15th International Congress of Phonetic Sciences (ICPhS-15)
Information-processing theories of spoken word recognition posit that perception consists of a series of stages, with representations becoming successively more abstract. These mediated-access models have been challenged by direct-access models, which assume input maps directly onto lexical representations. These models differ as to whether processing levels intervene between recoding and lexical representation. We previously examined the status of intermediate representations by exploring allophonic variation. We tested whether flaps map onto their underlying phonemic counterparts, consistent with mediated-access. We found that flaps primed their carefully-articulated counterparts (e.g., casual rater primed careful rater and raider) and vice versa. We argued that phonological ambiguity results in the activation of underlying representations. However, our flaps were also lexically ambiguous. The present research examines whether such priming is lexically- or sublexically-mediated by examining phonological ambiguity in the absence of lexical ambiguity. The results provide insights into when abstract representations are activated during spoken word processing.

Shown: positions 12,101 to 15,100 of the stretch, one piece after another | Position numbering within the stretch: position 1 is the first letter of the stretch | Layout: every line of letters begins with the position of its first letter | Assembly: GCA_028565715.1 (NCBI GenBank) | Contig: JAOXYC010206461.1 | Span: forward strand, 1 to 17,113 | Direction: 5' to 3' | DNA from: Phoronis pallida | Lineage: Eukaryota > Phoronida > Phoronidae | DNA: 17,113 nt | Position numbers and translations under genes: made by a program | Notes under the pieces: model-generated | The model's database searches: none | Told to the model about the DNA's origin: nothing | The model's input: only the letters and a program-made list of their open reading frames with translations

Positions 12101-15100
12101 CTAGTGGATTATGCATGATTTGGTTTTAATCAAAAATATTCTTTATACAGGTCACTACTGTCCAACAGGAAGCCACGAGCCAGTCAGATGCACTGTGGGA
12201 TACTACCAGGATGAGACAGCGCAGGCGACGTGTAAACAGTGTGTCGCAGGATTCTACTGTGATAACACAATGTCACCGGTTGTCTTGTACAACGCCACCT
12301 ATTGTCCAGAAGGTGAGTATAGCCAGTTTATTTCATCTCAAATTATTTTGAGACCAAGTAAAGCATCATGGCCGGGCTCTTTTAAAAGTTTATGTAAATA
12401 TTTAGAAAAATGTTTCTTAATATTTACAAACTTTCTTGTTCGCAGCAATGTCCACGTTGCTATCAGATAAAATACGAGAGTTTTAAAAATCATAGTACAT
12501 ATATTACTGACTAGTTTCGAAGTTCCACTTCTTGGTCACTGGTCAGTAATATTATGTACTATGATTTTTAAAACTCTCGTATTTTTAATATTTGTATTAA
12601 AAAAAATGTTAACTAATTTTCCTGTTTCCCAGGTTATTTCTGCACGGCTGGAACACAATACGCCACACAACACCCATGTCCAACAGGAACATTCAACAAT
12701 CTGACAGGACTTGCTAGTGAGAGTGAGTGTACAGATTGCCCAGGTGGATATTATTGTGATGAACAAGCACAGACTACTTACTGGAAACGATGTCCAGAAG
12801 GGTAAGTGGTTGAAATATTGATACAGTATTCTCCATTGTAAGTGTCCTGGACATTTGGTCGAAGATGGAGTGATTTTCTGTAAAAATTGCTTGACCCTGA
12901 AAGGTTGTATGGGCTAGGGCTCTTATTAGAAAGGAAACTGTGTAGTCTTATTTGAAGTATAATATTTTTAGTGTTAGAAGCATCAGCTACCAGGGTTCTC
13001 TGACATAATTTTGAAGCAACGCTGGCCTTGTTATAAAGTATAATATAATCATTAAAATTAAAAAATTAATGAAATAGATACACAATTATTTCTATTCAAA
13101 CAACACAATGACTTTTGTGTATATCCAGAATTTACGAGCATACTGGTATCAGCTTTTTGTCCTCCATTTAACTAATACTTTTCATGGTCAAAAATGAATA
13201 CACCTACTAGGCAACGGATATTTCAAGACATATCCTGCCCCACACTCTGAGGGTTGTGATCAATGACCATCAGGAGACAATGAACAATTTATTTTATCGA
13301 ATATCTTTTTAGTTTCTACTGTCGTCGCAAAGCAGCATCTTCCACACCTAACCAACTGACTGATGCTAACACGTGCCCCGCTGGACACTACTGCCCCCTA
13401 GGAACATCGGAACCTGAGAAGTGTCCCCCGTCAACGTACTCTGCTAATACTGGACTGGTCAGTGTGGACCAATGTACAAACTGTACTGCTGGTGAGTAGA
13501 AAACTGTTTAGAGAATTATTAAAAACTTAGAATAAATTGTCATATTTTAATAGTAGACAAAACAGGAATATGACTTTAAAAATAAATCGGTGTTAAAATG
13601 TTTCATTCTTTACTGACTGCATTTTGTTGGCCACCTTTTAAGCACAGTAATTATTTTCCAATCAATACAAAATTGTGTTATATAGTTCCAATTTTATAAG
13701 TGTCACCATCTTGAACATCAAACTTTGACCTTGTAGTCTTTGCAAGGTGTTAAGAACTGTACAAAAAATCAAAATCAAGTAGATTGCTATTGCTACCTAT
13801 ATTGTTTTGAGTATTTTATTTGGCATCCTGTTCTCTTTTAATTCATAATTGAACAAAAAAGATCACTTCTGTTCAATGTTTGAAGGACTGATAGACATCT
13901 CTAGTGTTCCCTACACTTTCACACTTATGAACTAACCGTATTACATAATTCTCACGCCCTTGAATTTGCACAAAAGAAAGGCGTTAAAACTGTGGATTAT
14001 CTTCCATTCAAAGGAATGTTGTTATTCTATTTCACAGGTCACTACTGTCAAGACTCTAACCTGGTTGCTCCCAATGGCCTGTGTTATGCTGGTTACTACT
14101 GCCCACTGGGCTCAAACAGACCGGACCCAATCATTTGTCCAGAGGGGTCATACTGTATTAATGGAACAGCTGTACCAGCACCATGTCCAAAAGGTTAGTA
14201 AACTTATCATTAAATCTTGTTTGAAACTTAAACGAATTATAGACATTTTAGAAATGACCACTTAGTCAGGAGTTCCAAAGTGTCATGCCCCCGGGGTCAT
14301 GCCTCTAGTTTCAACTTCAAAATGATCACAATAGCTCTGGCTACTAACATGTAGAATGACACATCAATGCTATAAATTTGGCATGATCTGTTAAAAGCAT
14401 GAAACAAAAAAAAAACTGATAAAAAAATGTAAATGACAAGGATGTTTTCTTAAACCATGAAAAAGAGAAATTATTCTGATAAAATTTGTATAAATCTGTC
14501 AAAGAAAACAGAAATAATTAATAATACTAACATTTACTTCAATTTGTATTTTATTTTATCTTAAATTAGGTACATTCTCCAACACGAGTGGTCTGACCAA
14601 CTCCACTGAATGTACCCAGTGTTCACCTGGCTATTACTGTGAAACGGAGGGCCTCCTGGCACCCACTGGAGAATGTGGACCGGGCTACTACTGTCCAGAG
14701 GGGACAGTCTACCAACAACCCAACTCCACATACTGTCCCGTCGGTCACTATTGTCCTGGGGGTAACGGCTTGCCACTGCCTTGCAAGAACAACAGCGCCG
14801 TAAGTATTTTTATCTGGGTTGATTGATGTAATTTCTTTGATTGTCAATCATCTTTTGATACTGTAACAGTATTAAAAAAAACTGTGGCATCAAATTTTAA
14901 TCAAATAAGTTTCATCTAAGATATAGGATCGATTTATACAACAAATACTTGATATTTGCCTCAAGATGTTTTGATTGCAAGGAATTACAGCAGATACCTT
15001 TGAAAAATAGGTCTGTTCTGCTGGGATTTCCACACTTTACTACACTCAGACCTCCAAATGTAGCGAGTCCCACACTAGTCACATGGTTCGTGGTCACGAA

Bibliographic reference. McLennan, C. T. / Luce, P. A. / Charles-Luce, J. (2003): "Representational specificity of lexical form in the perception of spoken words", In ICPhS-15, 825-828.